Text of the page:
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Serve and protect does include people you do not like

21 Feb

north_carolina_mapI live in North Carolina and was sad to read today that even the Raleigh police department felt the need to make a statement about Beyonce. Seriously? When required, police in the United States have protected some of the worst of humanity. To their credit, they have done their duty even when it meant keeping from harm those suspected of being mob bosses, murderers and traitors. Certainly our police have seen to it over the years that citizens requiring care are not harmed for expressing an opinion, even opinions not liked by most police. Why? Because these are largely men and women of honor, who understand that that their oath to serve and protect includes people they don’t agree with and don’t like.

And yet, the Raleigh police department is actually voting on whether they should protect a singer who dared to indirectly criticize the police during a half-time performance? And this was a performance which most observers didn’t even find all that controversial. Let’s be honest, an oblique reference to the Black Panthers of old is hardly a call to violence against law enforcement, and Black Lives Matter is an organization trying to lesson violence not increase it. Yet …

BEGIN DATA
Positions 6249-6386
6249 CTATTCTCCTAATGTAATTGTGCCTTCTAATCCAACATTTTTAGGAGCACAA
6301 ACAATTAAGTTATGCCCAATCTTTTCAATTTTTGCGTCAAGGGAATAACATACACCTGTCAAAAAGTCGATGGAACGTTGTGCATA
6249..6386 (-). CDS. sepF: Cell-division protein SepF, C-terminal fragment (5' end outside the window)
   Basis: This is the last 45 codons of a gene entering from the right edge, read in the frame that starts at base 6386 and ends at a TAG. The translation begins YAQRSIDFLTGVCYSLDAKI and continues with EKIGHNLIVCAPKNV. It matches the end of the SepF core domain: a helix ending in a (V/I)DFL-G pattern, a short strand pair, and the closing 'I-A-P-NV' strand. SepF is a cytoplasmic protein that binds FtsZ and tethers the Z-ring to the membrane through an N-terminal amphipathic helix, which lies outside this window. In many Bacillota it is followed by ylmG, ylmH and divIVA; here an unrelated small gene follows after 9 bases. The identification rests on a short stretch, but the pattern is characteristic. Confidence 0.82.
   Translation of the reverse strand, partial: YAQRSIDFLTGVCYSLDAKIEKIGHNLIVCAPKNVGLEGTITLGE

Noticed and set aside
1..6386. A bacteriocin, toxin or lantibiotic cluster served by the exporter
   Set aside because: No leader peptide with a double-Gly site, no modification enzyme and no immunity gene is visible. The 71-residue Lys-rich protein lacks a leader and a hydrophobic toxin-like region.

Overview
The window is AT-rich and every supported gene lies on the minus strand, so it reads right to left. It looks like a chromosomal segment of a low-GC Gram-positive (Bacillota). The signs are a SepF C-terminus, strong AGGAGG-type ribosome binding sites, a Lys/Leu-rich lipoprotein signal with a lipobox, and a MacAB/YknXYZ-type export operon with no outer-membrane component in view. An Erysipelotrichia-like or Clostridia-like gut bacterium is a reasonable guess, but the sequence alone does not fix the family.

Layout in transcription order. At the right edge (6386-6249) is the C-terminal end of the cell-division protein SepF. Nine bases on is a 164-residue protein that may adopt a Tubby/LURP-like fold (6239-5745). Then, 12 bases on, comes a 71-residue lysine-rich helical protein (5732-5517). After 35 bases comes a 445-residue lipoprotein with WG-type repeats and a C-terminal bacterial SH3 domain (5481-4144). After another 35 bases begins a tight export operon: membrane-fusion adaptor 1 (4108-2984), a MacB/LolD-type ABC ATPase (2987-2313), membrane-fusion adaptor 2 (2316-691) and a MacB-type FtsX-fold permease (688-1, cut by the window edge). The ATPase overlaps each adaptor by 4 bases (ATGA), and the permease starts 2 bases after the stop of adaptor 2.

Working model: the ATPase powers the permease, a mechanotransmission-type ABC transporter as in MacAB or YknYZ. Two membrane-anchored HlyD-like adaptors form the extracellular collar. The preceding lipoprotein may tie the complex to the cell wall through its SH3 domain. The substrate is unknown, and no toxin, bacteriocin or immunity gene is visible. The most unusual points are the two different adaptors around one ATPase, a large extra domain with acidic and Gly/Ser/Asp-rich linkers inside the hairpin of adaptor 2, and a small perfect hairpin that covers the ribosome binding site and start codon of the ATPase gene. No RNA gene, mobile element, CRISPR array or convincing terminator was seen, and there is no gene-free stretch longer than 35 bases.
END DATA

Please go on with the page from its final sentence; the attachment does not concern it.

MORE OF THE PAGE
In a statement to WNCN, Rick Armstrong, VP of Teamsters local 391, said: “The Raleigh Police Protective Association, Teamsters local 391 has called for a special meeting to discuss the concerns many officers have of Beyoncé’s upcoming tour in Raleigh. Our members have expressed specific concerns over the Black Panther images at half time of the Super Bowl. Many officers believe it was disrespectful to the police profession and hope Beyoncé will look to less controversial images to convey her point.”

beyonceMaybe this copy cat show of bravado was inevitable. It comes after the New York Police Department asked Beyonce to apologize for her Super Bowl performance, intimating that they would be happy to provide her and her singing tour with the protection she needs only after an apology. I’m curious whether the police of any city have ever threatened to withhold protection from any other performer for any reason? Let’s face it, there have been some controversial ones out there over the years. How many times have police demanded an apology from anyone, criminal or otherwise, before being willing to do their jobs, or to allow their fellow officers to provide protection as a side job? I suspect that this is a first, and I find Beyonce and her barely controversial performance an odd choice for such drastic behavior.

police_officersWhy am I so certain the performance didn’t enrage the rest of us generally police-supporting people? Well, it didn’t anger anyone I know, and I’m a 61-year-old white woman. But, more statistically significant is that exactly two people showed up at the well-publicized protest of Beyonce’s performance. Two people and reporters, and that is hardly a groundswell of indignation. It is certainly not worthy of the cops in several cities behaving this way. Actually, no concert is.

I honestly think that most of our law enforcement is better than this. It is time that they all went back to acting that way.

 
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Posted by on February 21, 2016 in music for peace, oil industry

 

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